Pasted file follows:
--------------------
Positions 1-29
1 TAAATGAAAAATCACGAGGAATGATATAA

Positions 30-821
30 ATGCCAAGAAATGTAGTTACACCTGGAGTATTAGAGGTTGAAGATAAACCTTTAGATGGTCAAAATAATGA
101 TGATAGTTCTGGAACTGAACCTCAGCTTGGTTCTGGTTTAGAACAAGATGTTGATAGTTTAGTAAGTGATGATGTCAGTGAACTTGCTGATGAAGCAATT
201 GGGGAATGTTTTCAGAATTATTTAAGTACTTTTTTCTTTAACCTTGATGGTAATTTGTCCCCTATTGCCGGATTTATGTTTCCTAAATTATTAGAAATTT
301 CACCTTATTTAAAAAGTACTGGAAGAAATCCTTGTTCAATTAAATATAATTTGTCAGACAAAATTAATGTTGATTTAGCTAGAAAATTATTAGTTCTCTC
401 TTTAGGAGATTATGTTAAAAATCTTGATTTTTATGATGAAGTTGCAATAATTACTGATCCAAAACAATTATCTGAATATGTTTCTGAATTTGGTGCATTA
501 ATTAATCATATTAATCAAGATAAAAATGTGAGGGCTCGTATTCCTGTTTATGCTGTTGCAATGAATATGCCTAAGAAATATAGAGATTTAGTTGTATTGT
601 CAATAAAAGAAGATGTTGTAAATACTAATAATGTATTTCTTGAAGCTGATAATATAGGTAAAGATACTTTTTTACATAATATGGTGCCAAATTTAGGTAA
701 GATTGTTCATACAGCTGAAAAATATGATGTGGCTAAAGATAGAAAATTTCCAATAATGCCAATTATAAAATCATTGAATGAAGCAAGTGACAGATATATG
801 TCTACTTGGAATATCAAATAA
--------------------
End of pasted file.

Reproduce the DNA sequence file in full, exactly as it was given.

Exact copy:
Positions 1-29
1 TAAATGAAAAATCACGAGGAATGATATAA

Positions 30-821
30 ATGCCAAGAAATGTAGTTACACCTGGAGTATTAGAGGTTGAAGATAAACCTTTAGATGGTCAAAATAATGA
101 TGATAGTTCTGGAACTGAACCTCAGCTTGGTTCTGGTTTAGAACAAGATGTTGATAGTTTAGTAAGTGATGATGTCAGTGAACTTGCTGATGAAGCAATT
201 GGGGAATGTTTTCAGAATTATTTAAGTACTTTTTTCTTTAACCTTGATGGTAATTTGTCCCCTATTGCCGGATTTATGTTTCCTAAATTATTAGAAATTT
301 CACCTTATTTAAAAAGTACTGGAAGAAATCCTTGTTCAATTAAATATAATTTGTCAGACAAAATTAATGTTGATTTAGCTAGAAAATTATTAGTTCTCTC
401 TTTAGGAGATTATGTTAAAAATCTTGATTTTTATGATGAAGTTGCAATAATTACTGATCCAAAACAATTATCTGAATATGTTTCTGAATTTGGTGCATTA
501 ATTAATCATATTAATCAAGATAAAAATGTGAGGGCTCGTATTCCTGTTTATGCTGTTGCAATGAATATGCCTAAGAAATATAGAGATTTAGTTGTATTGT
601 CAATAAAAGAAGATGTTGTAAATACTAATAATGTATTTCTTGAAGCTGATAATATAGGTAAAGATACTTTTTTACATAATATGGTGCCAAATTTAGGTAA
701 GATTGTTCATACAGCTGAAAAATATGATGTGGCTAAAGATAGAAAATTTCCAATAATGCCAATTATAAAATCATTGAATGAAGCAAGTGACAGATATATG
801 TCTACTTGGAATATCAAATAA